• Open market operations consist of the buying and selling of securities by the central bank in an effort to influence and shape the course of interest rates and the growth of money and credit. Open-market operations, therefore, affect bank deposits -- their volume and growth -- as well as the volume of lending and the interest rates attached to bank borrowings and loans as well as the value of bank stock. If the Fed purchases $500 million in government securities total bank reserves will increase by $500 million. If the $500 million represents excess reserves, deposits and loans will expand by a factor of 10 times (that is, $5,000 million = $500 million x (1/0.10)). 2-20. How may changes in reserve requirements and the discount rate affect a bank's operations? If the Fed loans banks $200 million in reserves from the discount windows of the Federal Reserve banks, by how much will legal reserves of the banking system change? What happens when these loans are repaid by the borrowing banks? The Discount Window is the department in each Federal Reserve Bank that receives requests to borrow reserves from banks and other depository institutions which are eligible to obtain credit from the Fed for short periods of time. The rate charged on such loans is called the discount rate. Reserve requirements are the amount of vault cash and deposits at the Federal Reserve banks that depository institutions raising funds from sources of reservable liabilities (such as checking accounts, business CDs, and borrowings of Eurodollars from abroad) must hold. If the Fed loans $200 million in reserves from the discount window, total reserves will rise by the amount of the discount window loan, but then will fall when the loan is repaid. 2-21. What impact do government spending and budget deficits have on interest rates, bank loans, and deposits? An increase in government borrowing and in government spending generally results in a rise in bank loans, deposits, and interest rates. Declining government borrowings generally mean a slower growth rate for government spending and, therefore, less rapid increases in income and spending in the economy and lower interest rates. Problems 2-1. For each of the actions described explain which government agency or agencies a banker must deal with and what banking laws are involved: A. Chartering a new bank. B. Establishing new branch offices.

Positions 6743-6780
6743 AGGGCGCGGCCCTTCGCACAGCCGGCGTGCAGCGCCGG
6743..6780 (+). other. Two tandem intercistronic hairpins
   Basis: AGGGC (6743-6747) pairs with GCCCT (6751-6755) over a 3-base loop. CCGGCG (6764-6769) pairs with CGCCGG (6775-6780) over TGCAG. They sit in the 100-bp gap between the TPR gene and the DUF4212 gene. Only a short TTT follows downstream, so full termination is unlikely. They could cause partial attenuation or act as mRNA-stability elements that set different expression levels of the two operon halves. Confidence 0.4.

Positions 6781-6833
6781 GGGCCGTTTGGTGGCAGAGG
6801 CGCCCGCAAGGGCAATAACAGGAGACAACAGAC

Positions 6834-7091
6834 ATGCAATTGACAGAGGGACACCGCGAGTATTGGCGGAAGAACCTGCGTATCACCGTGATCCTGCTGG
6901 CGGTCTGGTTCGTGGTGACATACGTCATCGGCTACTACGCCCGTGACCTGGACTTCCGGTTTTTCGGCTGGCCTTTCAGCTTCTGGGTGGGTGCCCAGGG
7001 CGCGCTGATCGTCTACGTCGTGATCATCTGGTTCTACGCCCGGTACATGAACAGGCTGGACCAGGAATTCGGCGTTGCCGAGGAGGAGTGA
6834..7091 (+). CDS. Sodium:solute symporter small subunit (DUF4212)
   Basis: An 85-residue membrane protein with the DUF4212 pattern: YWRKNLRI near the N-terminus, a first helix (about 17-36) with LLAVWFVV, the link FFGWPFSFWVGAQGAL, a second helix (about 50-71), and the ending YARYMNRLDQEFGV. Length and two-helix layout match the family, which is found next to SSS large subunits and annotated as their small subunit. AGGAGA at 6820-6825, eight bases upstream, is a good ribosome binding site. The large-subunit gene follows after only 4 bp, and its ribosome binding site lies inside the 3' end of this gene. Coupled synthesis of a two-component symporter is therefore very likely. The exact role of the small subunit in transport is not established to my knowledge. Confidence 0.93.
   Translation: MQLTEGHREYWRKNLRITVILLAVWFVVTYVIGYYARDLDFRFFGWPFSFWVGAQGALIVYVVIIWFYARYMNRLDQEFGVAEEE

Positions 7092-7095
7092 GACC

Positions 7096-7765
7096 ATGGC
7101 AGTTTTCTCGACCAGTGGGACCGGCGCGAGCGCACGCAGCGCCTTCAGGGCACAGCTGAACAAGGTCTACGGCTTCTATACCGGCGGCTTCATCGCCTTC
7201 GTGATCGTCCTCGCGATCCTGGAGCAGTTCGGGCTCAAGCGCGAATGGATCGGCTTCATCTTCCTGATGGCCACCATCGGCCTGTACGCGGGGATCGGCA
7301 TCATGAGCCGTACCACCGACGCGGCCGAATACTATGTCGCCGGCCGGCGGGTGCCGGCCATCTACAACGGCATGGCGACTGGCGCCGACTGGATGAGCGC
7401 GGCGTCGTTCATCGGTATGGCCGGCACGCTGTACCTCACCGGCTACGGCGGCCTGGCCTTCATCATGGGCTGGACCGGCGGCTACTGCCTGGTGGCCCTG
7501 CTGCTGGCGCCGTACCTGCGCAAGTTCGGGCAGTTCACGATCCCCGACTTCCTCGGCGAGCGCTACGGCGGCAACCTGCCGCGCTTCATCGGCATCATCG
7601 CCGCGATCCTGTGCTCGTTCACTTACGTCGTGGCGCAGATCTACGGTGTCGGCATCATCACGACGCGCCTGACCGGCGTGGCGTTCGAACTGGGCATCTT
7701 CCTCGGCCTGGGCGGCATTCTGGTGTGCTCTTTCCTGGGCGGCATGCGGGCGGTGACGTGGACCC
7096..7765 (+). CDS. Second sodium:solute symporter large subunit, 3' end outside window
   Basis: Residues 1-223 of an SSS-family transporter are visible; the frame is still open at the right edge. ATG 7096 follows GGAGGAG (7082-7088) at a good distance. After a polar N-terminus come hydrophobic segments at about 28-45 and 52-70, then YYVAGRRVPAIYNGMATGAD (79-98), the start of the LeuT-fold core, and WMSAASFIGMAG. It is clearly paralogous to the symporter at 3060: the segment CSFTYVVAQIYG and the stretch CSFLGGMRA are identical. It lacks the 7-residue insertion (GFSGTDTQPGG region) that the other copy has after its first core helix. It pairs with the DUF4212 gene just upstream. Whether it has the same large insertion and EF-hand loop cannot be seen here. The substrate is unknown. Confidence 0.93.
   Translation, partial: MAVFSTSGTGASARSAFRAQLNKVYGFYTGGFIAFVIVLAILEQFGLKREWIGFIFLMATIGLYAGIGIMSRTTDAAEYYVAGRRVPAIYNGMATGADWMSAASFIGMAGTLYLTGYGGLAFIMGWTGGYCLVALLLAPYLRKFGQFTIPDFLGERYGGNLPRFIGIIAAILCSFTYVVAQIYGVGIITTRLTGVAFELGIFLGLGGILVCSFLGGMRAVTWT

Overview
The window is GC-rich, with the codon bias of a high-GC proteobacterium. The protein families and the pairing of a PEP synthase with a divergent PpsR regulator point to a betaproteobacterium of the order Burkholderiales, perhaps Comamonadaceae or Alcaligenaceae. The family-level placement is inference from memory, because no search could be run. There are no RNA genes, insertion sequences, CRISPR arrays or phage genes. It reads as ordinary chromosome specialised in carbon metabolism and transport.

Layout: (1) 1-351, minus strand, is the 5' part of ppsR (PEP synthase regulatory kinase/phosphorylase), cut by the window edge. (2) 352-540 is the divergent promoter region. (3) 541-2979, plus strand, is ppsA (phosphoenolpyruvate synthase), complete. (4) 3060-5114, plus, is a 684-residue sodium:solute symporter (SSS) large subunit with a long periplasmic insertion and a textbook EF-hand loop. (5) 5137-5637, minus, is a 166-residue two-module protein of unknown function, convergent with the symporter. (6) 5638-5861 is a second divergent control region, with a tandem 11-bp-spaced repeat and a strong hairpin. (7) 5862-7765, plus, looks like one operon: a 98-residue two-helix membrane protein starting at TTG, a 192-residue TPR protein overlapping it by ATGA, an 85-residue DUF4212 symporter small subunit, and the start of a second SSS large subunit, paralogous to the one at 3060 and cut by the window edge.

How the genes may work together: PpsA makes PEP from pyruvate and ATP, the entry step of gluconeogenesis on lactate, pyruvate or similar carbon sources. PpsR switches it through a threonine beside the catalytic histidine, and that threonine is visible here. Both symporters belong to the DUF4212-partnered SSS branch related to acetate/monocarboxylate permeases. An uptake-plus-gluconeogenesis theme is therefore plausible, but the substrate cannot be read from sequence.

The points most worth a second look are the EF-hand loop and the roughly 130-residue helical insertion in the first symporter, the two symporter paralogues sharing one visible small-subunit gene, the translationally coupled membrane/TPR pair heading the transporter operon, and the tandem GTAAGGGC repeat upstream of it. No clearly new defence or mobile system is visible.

• C. Forming a bank holding company. D. Completing a merger. E. Making holding company acquisitions. For chartering a new bank in the United States either the state banking commission of the state where the bank is to be headquartered must be consulted or the Comptroller of the Currency must be sent an application for a national charter. The National Banking Act governs national charters while state charters are governed by rules laid down in state banking statutes. Requests for new branch offices must also be made of the bank's chartering agency -- either the state banking commission for state-chartered banks or the Comptroller of the Currency for national banks in the United States. Requests for holding company formation and for making acquisitions of banks or nonbank businesses by an existing holding company must be submitted to the Federal Reserve Board or, for certain routine transactions, to the Federal Reserve Bank in the district. Some states require their banking commissions to be notified if a holding company acquires a bank within the state's borders. The Bank Merger Act requires the approval of a bank's principal federal supervisory agency for a proposed merger even if the bank is state chartered. Mergers involving national banks must be approved by the Comptroller of the Currency and by the state banking commission if a bank has a state charter of incorporation. The merger must also be reviewed by other federal agencies that have supervisory responsibility for a bank, such as the FDIC or the Federal Reserve, and by the U.S. Department of Justice. 2-2. See if you can develop a good case for and against the regulation of banking in the following areas: A. Restrictions on the number of new banks allowed to enter the industry each year. B. Restrictions on which banks are eligible for government-sponsored deposit insurance. C. Restrictions on the ability of banking firms to underwrite debt and equity securities issued by their customers. D. Restrictions on the geographic expansion of banks (e.g., limits on branching and holding company acquisitions across county, state, and international borders).